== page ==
P.G. slates offer a twist Lawmakers invite four lobbyists to run with them

Arrangement is legal

Miller says candidates were recruited to energize local party

September 12, 1998|By William F. Zorzi Jr. | William F. Zorzi Jr.,SUN STAFF

Maryland's Senate president and most other Prince George's County legislators are running for re-election on tickets that include four lobbyists who represent a host of special-interest clients before the General Assembly.

The arrangement, while legal, demonstrates just how cozy relations can become between lobbyists and the lawmakers they seek to influence.

The Prince George's legislators recruited lobbyists Gary R. Alexander, Joel D. Rozner, John P. McDonough and Minervia W. Riddick to run for seats on the county's Democratic central committee. The obscure panel's chief responsibility is to fill vacancies in the legislature, most often at the direction of the county senators.

The central committee members also will work to elect Democrats, including the incumbent legislators, in the Nov. 3 general election.

While state ethics law generally discourages close relationships between lobbyists and legislators, there is nothing that prohibits lobbyists from serving on central committees or from running on the same tickets with lawmakers.

But critics say the arrangement is fraught with inherent conflicts.

"It just boggles the mind. It's totally outrageous," said Kathleen S. Skullney, executive director of Common Cause/Maryland, a government watchdog group. "You'd have to be dead not to see the conflicts."

Joyce Lyons Terhes, who heads the state Republican Party, called the move by the Democrats "a blatant disregard for ethics."

"This is the old-boy back-room politics that existed years ago in Prince George's County," Terhes said.

Senate President Thomas V. Mike Miller, an architect of the plan to recruit the lobbyists, said he did so in an effort to energize the local party. He noted that all four have histories in county politics that began long before their lobbying work.

"We're not asking lobbyists to serve, we're asking old friends," Miller said. The four will be needed in November, he said, "to organize the precincts, help fund the ballot and help organize the Get-Out-The-Vote effort."

Tickets not illegal

Charles O. Monk II, chairman of the State Ethics Commission, declined to address specifics of the Prince George's County situation. But he noted a ruling by the commission earlier this year that lobbyists are free to run for public office, provided they abide by ethics laws that prohibit them from directly soliciting campaign contributions for candidates for statewide office or the legislature.

They can, however, tell their corporate clients which campaigns they might want to support.

"The ethics statute was not designed to remove from people who happen to be lobbyists their rights as citizens," Monk said.

Miller said the four lobbyists will not be contributing any money toward the campaign literature and sample ballots sent out to county voters before Tuesday's primary election. That election will determine the central committee members for each party, including whether Alexander, Rozner, McDonough and Riddick will fill four of the 21 open Democratic slots.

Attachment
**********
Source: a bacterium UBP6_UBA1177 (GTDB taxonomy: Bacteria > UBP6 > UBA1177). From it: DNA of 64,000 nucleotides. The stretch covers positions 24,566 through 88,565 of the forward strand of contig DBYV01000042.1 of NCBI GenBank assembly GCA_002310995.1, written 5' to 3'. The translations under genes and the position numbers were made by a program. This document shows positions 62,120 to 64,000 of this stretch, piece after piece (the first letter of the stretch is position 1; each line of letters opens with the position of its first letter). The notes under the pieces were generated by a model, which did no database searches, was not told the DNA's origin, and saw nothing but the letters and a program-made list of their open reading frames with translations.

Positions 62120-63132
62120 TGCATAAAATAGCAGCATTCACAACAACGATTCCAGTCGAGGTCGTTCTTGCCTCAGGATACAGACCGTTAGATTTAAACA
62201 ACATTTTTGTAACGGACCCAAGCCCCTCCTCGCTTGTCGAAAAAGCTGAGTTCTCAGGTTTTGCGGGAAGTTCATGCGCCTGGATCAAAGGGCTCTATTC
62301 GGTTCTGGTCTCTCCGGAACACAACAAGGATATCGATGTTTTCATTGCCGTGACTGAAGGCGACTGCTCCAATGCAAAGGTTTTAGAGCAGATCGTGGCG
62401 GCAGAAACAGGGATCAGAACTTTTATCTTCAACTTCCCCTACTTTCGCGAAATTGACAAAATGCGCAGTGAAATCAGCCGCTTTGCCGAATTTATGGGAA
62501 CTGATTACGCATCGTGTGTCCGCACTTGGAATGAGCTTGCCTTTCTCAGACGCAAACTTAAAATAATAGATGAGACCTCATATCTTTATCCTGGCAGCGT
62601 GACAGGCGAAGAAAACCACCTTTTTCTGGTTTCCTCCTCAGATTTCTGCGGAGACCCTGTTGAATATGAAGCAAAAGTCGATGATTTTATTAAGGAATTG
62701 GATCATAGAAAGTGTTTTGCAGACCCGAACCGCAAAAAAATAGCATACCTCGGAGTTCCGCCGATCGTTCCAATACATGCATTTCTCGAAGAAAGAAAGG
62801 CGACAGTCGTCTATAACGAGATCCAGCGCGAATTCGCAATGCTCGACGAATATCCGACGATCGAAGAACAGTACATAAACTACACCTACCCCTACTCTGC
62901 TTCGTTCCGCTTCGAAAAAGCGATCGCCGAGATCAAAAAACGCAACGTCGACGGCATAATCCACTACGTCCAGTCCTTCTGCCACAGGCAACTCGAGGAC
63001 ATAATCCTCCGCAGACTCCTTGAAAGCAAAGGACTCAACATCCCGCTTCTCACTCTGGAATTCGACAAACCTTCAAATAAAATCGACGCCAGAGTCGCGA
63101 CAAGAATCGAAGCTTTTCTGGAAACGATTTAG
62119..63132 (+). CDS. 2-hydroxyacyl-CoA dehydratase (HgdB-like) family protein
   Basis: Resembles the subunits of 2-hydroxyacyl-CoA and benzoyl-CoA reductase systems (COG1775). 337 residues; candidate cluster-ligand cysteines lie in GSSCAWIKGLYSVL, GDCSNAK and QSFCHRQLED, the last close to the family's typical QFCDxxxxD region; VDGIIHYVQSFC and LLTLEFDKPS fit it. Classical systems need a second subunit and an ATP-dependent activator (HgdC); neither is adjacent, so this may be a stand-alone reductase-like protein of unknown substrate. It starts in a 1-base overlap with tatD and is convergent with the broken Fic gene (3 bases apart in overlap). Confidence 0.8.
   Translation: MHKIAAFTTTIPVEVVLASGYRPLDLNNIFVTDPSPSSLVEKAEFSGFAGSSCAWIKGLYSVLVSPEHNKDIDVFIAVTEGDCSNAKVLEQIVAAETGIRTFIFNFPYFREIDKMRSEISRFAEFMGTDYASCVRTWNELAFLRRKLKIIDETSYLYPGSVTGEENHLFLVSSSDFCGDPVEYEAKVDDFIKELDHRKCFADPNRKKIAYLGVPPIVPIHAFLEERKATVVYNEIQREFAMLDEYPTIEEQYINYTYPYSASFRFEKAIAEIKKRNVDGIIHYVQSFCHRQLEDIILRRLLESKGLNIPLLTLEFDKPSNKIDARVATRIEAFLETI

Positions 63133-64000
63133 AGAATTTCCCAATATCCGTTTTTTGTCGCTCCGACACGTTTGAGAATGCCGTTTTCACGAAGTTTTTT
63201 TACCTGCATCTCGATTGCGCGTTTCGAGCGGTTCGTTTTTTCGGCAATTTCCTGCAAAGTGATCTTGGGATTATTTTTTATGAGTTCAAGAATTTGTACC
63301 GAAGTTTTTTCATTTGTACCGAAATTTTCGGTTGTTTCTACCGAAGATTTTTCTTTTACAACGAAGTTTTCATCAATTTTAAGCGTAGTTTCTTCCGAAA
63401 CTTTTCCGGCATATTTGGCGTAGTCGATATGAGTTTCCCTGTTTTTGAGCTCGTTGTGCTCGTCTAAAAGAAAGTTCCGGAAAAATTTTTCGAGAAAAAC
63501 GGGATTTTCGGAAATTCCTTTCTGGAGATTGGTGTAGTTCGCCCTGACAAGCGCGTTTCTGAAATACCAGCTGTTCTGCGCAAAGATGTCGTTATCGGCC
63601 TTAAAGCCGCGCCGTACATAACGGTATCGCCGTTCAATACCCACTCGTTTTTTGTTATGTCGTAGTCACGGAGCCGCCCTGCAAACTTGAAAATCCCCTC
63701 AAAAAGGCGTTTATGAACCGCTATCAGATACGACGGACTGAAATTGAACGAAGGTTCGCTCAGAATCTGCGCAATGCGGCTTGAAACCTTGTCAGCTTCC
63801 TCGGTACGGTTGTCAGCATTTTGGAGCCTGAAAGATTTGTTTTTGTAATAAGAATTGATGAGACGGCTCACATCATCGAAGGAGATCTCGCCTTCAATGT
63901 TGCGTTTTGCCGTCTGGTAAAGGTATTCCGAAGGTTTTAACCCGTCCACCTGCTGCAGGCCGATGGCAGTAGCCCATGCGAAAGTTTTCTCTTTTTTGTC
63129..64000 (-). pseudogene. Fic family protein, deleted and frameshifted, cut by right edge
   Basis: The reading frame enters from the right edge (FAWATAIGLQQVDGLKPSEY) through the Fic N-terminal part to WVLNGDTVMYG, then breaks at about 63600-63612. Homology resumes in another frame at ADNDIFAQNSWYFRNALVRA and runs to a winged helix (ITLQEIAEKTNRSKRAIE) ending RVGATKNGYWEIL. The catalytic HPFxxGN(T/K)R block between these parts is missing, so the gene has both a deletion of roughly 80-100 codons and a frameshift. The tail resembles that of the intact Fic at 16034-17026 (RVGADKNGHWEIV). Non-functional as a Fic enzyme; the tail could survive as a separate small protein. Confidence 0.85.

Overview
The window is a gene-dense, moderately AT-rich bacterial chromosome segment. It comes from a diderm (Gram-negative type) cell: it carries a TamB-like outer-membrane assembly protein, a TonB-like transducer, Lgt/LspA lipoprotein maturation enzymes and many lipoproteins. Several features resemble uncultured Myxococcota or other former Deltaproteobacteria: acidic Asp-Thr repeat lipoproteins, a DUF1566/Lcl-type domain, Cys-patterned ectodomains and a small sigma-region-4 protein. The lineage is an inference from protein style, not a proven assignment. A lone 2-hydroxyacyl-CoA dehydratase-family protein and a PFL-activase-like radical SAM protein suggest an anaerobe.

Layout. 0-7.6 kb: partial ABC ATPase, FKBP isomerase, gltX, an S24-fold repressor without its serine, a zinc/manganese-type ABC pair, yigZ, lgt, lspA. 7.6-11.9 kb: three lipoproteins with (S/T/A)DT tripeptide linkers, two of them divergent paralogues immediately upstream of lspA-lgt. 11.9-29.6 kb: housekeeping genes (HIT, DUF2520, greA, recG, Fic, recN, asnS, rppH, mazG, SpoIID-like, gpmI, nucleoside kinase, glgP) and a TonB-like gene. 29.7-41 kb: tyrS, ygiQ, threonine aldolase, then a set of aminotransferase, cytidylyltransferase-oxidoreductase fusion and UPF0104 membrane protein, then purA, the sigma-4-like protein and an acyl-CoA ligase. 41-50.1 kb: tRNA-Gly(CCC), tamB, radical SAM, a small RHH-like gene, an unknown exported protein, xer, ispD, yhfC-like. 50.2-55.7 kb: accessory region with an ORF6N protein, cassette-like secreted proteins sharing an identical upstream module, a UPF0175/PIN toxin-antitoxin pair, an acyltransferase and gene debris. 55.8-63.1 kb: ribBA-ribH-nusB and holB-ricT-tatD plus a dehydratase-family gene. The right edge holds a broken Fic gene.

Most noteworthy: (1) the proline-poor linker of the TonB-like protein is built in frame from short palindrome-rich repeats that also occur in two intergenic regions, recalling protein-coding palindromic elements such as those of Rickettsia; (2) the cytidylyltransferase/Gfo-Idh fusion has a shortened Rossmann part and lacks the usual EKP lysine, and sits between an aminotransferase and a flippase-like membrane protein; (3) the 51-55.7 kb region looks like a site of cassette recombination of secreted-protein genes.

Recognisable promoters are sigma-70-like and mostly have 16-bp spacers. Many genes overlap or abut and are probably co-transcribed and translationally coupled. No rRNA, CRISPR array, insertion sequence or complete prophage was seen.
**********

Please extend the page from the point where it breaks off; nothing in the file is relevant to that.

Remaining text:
"There's nothing venal or illegal about what we're doing," Miller said. "They're going to obey the laws."

Historical precedent

At least one other lobbyist has held a central committee post in the past -- Gerard E. Evans, who also ran on Miller's ticket. Evans, who even chaired the county's central committee, resigned from the panel last year after moving to Anne Arundel County.

The four lobbyists running this time are readily recognizable names in both county political circles and in Annapolis.

Alexander, Rozner and McDonough are all private lawyers with multiple lobbying clients in Annapolis. Riddick is a lobbyist for the Washington Gas Light Co. and the wife of Major F. Riddick, Gov. Parris N. Glendening's chief of staff.

Lobbyists defend move

All four said they were running in an attempt to help the county party and defended their right to do so.

Riddick and McDonough are running countywide for two of six at-large central committee seats. Both are members of each of the seven slates organized by the county's state senators, according to election board documents. The slates also include 18 of the county's 21 state delegates, as well as statewide candidates endorsed by the senators.

Alexander, among the highest-paid lobbyists in Annapolis and a former member of the House of Delegates, is running on Miller's slate for one of two central committee slots in the Senate president's district, the 27th.

"What would be the conflict?" Alexander asked. "Lobbyists have rights, too. We're citizens."

Rozner, a member of the Rifkin, Livingston, Levitan & Silver law firm, is running for one of two central committee positions in the 21st District on a ticket with Sen. Arthur Dorman, the vice chairman of the Senate Finance Committee.

"I have a long-standing relationship with these people," Rozner said. "We've been friends for years and running on the same slate is not going to change my relationship. I'm not doing anything that benefits them financially. It's not even a close call."

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